East Boston liquor-store has to shut for a day over rifle citation

The Boston Licensing Board yesterday voted a one-day suspension for a February incident Belle Isle Wine and Spirits in which an employee got into the boss's office, took out his rifle and posed for a Facebook photo with it, which led to a visit by Boston Police and the FBI's Joint Terrorism Task Force.

At a hearing on Tuesday, the store's owner acknowledged he'd done a dumb thing, especially because Boston prohibits the storage of the AR-15 rifle he had, but said he'd taken steps to make sure it never happens again, including banning the employee, who still works for him at the pizza place he owns next door, from ever entering the liquor store again.



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Is the owner a Boston

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Is the owner a Boston resident? The city AWB ordinance is only legally binding against residents.

Violating the state's safe storage requirements on the other hand are a giant no no.

A 1989 city ordinance bans

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A 1989 city ordinance bans residents from possessing specific models of scary looking rifles and rifle magazines over 10 rounds in capacity within the city limits. The penalty is a hefty fine and likely license revocation by BPD.

It doesn't apply to nonresidents, resident property stored outside the city limits, or the ~200 people or so which managed to get a special city permit during a limited period of time in 1989.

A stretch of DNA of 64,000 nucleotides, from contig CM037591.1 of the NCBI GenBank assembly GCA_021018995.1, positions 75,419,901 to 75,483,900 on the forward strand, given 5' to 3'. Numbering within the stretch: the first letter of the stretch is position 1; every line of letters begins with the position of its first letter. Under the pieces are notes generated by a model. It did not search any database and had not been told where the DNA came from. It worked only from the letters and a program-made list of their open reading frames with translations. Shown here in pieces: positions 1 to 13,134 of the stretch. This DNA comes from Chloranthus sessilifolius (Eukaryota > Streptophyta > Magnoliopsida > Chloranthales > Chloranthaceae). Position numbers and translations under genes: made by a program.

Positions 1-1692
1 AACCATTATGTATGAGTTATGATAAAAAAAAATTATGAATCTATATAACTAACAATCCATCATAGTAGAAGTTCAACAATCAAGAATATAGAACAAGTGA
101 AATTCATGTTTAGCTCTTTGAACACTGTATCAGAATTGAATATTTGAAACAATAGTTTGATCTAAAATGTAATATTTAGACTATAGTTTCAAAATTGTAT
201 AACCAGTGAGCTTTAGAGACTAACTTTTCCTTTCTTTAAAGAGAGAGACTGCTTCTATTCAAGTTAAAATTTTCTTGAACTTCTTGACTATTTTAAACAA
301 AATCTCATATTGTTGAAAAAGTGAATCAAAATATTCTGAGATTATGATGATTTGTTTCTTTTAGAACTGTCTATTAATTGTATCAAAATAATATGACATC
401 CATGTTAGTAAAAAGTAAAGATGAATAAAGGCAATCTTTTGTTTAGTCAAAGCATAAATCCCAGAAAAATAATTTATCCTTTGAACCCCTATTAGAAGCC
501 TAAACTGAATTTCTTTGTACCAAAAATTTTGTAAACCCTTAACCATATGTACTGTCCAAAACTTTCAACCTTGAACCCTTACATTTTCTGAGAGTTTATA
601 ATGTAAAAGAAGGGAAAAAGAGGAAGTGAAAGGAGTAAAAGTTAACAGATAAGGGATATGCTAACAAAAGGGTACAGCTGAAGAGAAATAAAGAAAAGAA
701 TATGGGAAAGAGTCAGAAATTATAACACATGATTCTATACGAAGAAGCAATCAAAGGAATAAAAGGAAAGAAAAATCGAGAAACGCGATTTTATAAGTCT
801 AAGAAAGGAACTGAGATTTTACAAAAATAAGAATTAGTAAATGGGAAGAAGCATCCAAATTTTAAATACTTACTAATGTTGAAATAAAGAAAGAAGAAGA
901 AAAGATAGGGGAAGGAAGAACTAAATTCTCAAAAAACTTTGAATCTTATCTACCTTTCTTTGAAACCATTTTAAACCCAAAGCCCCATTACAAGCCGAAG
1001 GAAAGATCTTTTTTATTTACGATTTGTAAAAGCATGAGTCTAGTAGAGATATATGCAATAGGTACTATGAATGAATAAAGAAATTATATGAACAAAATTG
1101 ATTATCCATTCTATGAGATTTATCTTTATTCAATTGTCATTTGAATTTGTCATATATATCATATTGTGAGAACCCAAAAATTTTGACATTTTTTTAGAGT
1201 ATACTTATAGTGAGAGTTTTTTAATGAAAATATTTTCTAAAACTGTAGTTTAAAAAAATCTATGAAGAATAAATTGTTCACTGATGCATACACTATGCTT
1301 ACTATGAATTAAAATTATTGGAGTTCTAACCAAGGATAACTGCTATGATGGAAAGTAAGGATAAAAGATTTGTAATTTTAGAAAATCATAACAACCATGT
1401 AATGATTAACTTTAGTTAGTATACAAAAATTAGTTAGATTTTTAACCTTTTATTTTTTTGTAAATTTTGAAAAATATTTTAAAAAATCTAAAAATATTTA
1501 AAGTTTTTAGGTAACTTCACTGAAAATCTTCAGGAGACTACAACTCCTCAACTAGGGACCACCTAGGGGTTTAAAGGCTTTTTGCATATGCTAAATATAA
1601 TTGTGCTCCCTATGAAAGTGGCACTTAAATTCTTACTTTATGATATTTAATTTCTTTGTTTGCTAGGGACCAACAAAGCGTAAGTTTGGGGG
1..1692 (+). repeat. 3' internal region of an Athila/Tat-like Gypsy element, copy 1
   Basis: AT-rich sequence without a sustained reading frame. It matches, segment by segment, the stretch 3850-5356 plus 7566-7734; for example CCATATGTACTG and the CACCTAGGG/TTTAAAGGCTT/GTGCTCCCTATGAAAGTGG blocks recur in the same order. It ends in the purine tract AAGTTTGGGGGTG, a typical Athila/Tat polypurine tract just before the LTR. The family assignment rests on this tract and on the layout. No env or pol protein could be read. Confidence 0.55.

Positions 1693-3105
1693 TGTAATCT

The legal counsel for the city isn't aware of anyone ever being fined or cited for violating the ordinance.

Assault Weapons Ban

Boston has its own, city-level law, passed before the federal one became law in 1994. The Boston ban is stricter than the eventual federal one was.

Massachusetts, of course, enshrined the federal ban in state law prior to the sunset of the federal ban in 2004.

Indeed, and the Boston ban is

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Indeed, and the Boston ban is not worth the paper it is written on. Is not considered enforceable by the DAs and has never been prosecuted.

"assault weapon" is not the

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"assault weapon" is not the same thing as "assault rifle". The former is a legal term with no technical meaning, the latter means a subtype of machine gun. MA bans "assault weapons". "Assault rifles" are, like all machine guns, prohibitively difficult for civilians to own anywhere in the US. These two terms are designed to be confused with each other to make people more receptive to banning "assault weapons", which are just normal rifles with specific cosmetic features that do not impact their function -- things like adjustable stocks, certain grips, or bayonet mounts.

By the way, the reason I

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By the way, the reason I wrote this is because Adam characterized this firearm as an assault rifle, when it is not. He was wrong from a technical and legal point of view, though I'm sure he meant the right thing.

Well, it kind of does

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Chapter 596, the Boston-specific assault-weapons ban, states:

In the city of Boston, it shall be unlawful to sell, rent, lease, possess, purchase, barter, display, or transfer an assault weapon.

The guy who testified before the board used the word "stored," but I think the word "possess" above would cover "stored." That's even before you get into the question of whether leaving a gun in plain sight (even if behind a door with a combination lock) is the sort of secure storage state law calls for.